The first man gets the oyster, the second man gets the shell.— Andrew Carnegie
Most Powerful Oyster Shell quotations
As I ate the oysters with their strong taste of the sea and their faint metallic taste that the cold white wine washed away, leaving only the sea taste and the succulent texture, and as I drank their cold liquid from each shell and washed it down with the crisp taste of the wine, I lost the empty feeling and began to be happy and to make plans.
OYSTER, n. A slimy, gobby shellfish which civilization gives men the hardihood to eat without removing its entrails! The shells are sometimes given to the poor.
Venice is a cheek-by-jowl, back-of-the-hand, under-the-counter, higgledy-piggledy, anecdotal city, and she is rich in piquant wrinkled things, like an assortment of bric-a-brac in the house of a wayward connoisseur, or parasites on an oyster-shell.
What strikes the oyster shell doesn't damage the pearl.
It is, after all, the dab of grit that seeps into an oyster's shell that makes the pearl, not pearl-making seminars with other oysters.
The world is your oyster. Yes, but in that oyster is the pearl; and to get to the pearl one has to first discard the shell and the flesh.
Everyone is so afraid of death, but the real sufis just laugh: nothing tyrannizes their hearts. What strikes the oyster shell does not damage the pearl
Twere better to be born a stone Of ruder shape, and feeling none, Than with a tenderness like mine And sensibilities so fine! Ah, hapless wretch! condemn'd to dwell Forever in my native shell, Ordained to move when others please, Not for my own content or ease; But toss'd and buffeted about, Now in the water and now out.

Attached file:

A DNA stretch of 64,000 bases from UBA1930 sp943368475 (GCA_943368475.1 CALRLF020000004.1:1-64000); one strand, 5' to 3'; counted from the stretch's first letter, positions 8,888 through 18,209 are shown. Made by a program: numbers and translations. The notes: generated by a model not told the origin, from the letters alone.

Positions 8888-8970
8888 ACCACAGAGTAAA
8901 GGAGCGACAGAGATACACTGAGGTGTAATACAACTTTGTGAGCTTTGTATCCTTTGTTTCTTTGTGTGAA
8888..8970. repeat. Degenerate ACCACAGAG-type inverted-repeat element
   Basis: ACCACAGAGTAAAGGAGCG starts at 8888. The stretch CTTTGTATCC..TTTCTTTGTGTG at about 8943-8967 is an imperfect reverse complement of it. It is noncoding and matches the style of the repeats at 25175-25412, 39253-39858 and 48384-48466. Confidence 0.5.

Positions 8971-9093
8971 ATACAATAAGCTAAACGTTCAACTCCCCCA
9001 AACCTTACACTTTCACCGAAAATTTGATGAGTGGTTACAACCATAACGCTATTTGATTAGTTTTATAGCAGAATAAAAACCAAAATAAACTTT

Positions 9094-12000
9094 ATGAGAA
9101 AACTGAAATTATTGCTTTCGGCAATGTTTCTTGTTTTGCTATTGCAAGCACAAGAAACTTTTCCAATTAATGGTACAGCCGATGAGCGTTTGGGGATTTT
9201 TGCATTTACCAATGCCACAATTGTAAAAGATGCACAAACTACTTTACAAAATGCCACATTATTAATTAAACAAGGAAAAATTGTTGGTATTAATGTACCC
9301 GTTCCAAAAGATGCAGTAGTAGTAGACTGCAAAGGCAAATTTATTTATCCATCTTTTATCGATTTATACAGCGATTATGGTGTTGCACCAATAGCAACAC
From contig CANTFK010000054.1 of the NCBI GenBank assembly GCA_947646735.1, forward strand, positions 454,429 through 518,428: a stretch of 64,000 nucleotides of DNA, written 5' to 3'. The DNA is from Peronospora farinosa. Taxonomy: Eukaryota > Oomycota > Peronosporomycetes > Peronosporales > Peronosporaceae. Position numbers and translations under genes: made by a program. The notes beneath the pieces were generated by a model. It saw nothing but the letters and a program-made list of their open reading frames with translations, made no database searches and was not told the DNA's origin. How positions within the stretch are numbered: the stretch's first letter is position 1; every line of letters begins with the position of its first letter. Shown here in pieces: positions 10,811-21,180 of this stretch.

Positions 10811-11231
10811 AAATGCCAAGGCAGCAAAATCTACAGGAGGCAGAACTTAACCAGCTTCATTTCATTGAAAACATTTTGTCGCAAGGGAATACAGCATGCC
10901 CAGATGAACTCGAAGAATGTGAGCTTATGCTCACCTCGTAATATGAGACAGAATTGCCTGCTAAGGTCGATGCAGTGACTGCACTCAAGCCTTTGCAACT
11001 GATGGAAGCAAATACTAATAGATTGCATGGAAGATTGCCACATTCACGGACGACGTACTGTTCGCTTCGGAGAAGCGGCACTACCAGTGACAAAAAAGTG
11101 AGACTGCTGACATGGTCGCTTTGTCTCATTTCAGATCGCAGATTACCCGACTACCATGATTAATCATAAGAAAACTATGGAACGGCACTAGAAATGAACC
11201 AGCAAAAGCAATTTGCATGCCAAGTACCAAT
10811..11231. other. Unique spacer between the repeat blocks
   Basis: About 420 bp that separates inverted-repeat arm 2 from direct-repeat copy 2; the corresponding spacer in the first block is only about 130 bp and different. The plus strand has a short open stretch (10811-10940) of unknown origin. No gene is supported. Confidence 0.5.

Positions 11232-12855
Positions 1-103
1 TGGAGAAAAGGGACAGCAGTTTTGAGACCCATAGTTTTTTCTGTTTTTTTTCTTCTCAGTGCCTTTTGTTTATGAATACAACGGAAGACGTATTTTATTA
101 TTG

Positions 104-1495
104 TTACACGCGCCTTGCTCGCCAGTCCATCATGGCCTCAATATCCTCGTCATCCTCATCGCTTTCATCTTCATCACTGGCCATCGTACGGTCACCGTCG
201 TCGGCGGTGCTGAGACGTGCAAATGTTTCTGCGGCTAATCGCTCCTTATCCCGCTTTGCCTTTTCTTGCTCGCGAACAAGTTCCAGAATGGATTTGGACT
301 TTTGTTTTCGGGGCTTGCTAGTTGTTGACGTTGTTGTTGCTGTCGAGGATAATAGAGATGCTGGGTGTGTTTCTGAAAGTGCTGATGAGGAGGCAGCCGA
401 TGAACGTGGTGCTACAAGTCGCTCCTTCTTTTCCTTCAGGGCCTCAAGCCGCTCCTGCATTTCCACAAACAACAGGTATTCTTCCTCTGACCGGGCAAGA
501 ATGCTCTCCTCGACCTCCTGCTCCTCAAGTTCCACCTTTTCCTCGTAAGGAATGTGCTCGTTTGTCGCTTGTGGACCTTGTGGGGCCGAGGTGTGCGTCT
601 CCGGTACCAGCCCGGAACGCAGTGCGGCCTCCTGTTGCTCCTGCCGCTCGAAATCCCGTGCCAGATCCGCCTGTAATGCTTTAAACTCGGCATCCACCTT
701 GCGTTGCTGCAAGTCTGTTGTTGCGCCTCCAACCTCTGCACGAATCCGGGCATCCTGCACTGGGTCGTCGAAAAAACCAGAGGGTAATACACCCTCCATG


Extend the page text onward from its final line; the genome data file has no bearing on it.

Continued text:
Truth is what every man sees lurking at the bottom of his own soul, like the oyster shell housewives put in the kitchen kettle to collect the lime from the water. By and by each man's iridescent oyster shell of Truth becomes coated with the lime of prejudice and hearsay.
Listen! Clam up your mouth and be silent like an oyster shell, for that tongue of yours is the enemy of the soul, my friend. When the lips are silent, the heart has a hundred tongues.
What makes philosophy so tedious is not the profundity of philosophers, but their lack of art; they are like physicians who soughtto cure a slight hyperacidity by prescribing a carload of burned oyster-shells.
On the other hand, a flaccid, moping, debauched mollusc, tired from too much love and loose-nerved from general world conditions, can be a shameful thing served raw upon the shell.
But when the door shuts on us, all that vanishes.
The shell-like covering which our souls have excreted to house themselves, to make for themselves a shape distinct from others, is broken, and there is left of all these wrinkles and roughnesses a central oyster of perceptiveness, an enormous eye. How beautiful a street is in winter!
Why are the bones of great fishes, and oysters and corals and various other shells and sea-snails, found on the high tops of mountains that border the sea, in the same way in which they are found in the depths of the sea?
...like a grain of sand that gets into an oyster's shell. What if the grain doesn't want to become a pearl? Is it ever asked to climb out quietly and take up its old position as a bit of ocean floor?